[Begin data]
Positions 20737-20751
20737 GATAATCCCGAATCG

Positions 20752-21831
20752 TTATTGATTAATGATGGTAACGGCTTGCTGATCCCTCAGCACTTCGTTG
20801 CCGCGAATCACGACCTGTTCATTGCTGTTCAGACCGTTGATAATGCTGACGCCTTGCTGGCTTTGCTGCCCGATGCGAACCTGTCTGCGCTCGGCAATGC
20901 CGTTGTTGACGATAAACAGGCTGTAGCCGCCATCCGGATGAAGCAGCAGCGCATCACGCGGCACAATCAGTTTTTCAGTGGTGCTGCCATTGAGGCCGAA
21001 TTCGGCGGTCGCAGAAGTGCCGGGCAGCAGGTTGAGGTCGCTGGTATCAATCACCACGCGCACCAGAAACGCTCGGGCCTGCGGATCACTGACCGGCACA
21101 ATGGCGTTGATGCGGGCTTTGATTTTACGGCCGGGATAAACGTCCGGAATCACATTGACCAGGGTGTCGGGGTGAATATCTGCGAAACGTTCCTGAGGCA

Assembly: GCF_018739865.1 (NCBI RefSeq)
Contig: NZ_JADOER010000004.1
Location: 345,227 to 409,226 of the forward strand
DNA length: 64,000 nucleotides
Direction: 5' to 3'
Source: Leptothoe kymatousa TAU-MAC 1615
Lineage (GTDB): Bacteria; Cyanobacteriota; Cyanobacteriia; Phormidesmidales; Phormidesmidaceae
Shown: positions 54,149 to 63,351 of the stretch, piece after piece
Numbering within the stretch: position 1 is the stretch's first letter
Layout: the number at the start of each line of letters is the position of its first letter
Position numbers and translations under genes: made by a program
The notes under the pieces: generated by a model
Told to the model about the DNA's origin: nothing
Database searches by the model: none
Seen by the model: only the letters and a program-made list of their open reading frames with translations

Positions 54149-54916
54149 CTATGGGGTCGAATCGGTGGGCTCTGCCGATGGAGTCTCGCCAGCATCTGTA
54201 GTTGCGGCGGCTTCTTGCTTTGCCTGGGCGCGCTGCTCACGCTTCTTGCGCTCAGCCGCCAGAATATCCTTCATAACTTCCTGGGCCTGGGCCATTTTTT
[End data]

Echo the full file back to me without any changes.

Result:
Positions 20737-20751
20737 GATAATCCCGAATCG

Positions 20752-21831
20752 TTATTGATTAATGATGGTAACGGCTTGCTGATCCCTCAGCACTTCGTTG
20801 CCGCGAATCACGACCTGTTCATTGCTGTTCAGACCGTTGATAATGCTGACGCCTTGCTGGCTTTGCTGCCCGATGCGAACCTGTCTGCGCTCGGCAATGC
20901 CGTTGTTGACGATAAACAGGCTGTAGCCGCCATCCGGATGAAGCAGCAGCGCATCACGCGGCACAATCAGTTTTTCAGTGGTGCTGCCATTGAGGCCGAA
21001 TTCGGCGGTCGCAGAAGTGCCGGGCAGCAGGTTGAGGTCGCTGGTATCAATCACCACGCGCACCAGAAACGCTCGGGCCTGCGGATCACTGACCGGCACA
21101 ATGGCGTTGATGCGGGCTTTGATTTTACGGCCGGGATAAACGTCCGGAATCACATTGACCAGGGTGTCGGGGTGAATATCTGCGAAACGTTCCTGAGGCA

Assembly: GCF_018739865.1 (NCBI RefSeq)
Contig: NZ_JADOER010000004.1
Location: 345,227 to 409,226 of the forward strand
DNA length: 64,000 nucleotides
Direction: 5' to 3'
Source: Leptothoe kymatousa TAU-MAC 1615
Lineage (GTDB): Bacteria; Cyanobacteriota; Cyanobacteriia; Phormidesmidales; Phormidesmidaceae
Shown: positions 54,149 to 63,351 of the stretch, piece after piece
Numbering within the stretch: position 1 is the stretch's first letter
Layout: the number at the start of each line of letters is the position of its first letter
Position numbers and translations under genes: made by a program
The notes under the pieces: generated by a model
Told to the model about the DNA's origin: nothing
Database searches by the model: none
Seen by the model: only the letters and a program-made list of their open reading frames with translations

Positions 54149-54916
54149 CTATGGGGTCGAATCGGTGGGCTCTGCCGATGGAGTCTCGCCAGCATCTGTA
54201 GTTGCGGCGGCTTCTTGCTTTGCCTGGGCGCGCTGCTCACGCTTCTTGCGCTCAGCCGCCAGAATATCCTTCATAACTTCCTGGGCCTGGGCCATTTTTT